Scientists who denied COVID lab leak theory in March 2020 were worried about 's*** show' of blaming China, documents show

Internal Slack communications obtained by a U.S. House committee show Dr. Kristian Andersen and colleagues discussing their fear of blaming China for the pandemic's outbreak. 

Scientists who denied COVID lab leak theory in March 2020 were worried about 's*** show' of blaming China, documents show
AP Photo/Andy Wong
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Scientists who denied that the COVID-19 virus could have originated in a lab in the early days of the pandemic were worried about the "s*** show" that blaming China would cause, internal communications reveal. 

In March 2020, Nature magazine published an article titled "'The Proximal Origin of SARS-CoV-2," in which the authors forcefully denied the possibility that COVID-19 was a manmade virus. "Our analyses clearly show that SARS-CoV-2 is not a laboratory construct or a purposefully manipulated virus," they wrote.

The paper became highly influential as the possibility of a lab-leak theory was downplayed in the mainstream media. Proponents were accused of racism for noting that Wuhan, the origin city of the pandemic, is also the site of the Wuhan Institute of Virology (WIV), which studies coronaviruses.

At a U.S. House Select Subcommittee on the Coronavirus Pandemic hearing yesterday, Republicans questioned Dr. Kristian Andersen, one of the co-authors of the Nature paper. Internal Slack communications obtained by the House committee show Dr. Anderson and colleagues discussing their fear of blaming China for the pandemic's outbreak. 

As reported by the Daily Mail, biologist and fellow co-author Dr. Andrew Rambaut wrote to Andersen and others on February 2, 2020: "given the s*** show that would happen if anyone serious accused the Chinese of even accidental release, my feeling is we should say that given there is no evidence of a specifically engineered virus, we cannot possibly distinguish between natural evolution and escape so we are content with ascribing it to natural process."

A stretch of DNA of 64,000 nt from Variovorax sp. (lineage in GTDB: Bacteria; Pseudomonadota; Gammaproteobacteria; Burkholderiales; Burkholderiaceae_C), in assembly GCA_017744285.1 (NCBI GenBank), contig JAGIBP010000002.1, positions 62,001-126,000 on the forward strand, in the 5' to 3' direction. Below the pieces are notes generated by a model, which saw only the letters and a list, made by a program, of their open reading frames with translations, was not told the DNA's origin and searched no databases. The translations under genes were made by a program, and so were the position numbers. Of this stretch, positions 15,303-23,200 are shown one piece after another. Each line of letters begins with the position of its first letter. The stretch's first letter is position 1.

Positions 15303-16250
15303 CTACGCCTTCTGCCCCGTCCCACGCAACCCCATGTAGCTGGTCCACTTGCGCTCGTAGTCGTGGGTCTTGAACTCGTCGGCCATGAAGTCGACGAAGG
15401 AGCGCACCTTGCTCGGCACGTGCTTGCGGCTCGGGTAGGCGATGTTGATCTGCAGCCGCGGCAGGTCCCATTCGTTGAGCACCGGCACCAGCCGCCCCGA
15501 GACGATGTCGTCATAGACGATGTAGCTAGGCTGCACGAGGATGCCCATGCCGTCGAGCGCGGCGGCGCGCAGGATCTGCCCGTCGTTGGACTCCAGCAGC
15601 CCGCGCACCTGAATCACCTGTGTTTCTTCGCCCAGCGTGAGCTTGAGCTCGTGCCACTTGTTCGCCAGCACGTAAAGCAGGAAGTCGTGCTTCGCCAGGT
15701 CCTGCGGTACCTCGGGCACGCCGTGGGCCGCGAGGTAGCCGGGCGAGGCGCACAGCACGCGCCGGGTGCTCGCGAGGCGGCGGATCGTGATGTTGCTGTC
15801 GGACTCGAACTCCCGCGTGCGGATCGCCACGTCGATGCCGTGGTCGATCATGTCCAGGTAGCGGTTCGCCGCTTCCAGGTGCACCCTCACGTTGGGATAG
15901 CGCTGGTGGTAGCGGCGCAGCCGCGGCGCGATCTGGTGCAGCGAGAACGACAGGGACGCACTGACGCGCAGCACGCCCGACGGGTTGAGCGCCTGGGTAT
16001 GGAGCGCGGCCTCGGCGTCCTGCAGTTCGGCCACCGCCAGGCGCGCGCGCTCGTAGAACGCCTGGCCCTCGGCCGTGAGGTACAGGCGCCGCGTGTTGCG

Andersen replied: "Yup, I totally agree that that's a very reasonable conclusion. Although I hate when politics is injected into science — but its [sic] impossible not to, especially given the circumstances."

The Nature paper has drawn further attention because it was partly commissioned by Dr. Anthony Fauci, who was then the head of the National Institute of Allergy and Infectious Diseases (NIAID). The NIAID was revealed to have been funding virus research at the Wuhan lab.

“It has been alleged that our paper was initiated and orchestrated by Dr. Anthony Fauci to disprove, dismiss, and cover-up a lab origin of SARS-CoV-2 as directed at a February 1, 2020 conference call," Andersen said at the hearing. 

“It has also been suggested that a $8.9 million federal ‘WARN-ID’ grant awarded in 2020 to myself and colleagues from five different countries was a quid-pro-quo we received for changing our conclusions about the likely origin of SARS-CoV-2.”

“Let me categorically say that these allegations are absurd and false.”

At a February 1, 2020 meeting, Andersen and his colleagues told Fauci they believed the virus had signs of genetic manipulation. But four days later, they sent Fauci a draft of a paper which denied the lab-leak theory. 

"Politicians may flip-flop. Scientists do not flip-flop in a matter of 72 hours," said Rep. Nicole Malliotakis (R., NY). 

A report by Subcommittee Chairman Brad Wenstrup (R., Ohio) alleges that the reason for the change was intervention by Fauci to try to kill the accidental leak narrative. “On January 31, 2020, Dr. Fauci prompted Proximal Origin, which’s goal was to ‘disprove’ the lab leak theory to avoid blaming China for the COVID-19 pandemic. Proximal Origin employed fatally flawed science to achieve its goal. And, finally, [NIH director] Dr. Collins and Dr. Fauci used Proximal Origin to attempt to kill the lab leak theory," the report reads. 

Dr. Andersen and co-author Dr. Robert F. Garry, who also testified before the House, argued that they did not flip flop, but rather adjusted their hypothesis in response to new information they had learned.

Representative James Comer (R., Ky.) also brought up an email in which Collins told Fauci and colleagues they needed to push back against the 'conspiracy' narrative. “I share your view that a swift convening of experts in a confidence-inspiring framework (WHO seems really the only option) is needed, or the voices of the conspiracy [i.e. the lab-leak theory] will quickly dominate, doing great potential harm to science and international harmony,” the February 2020 email reads. 

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  • By Ezra Levant

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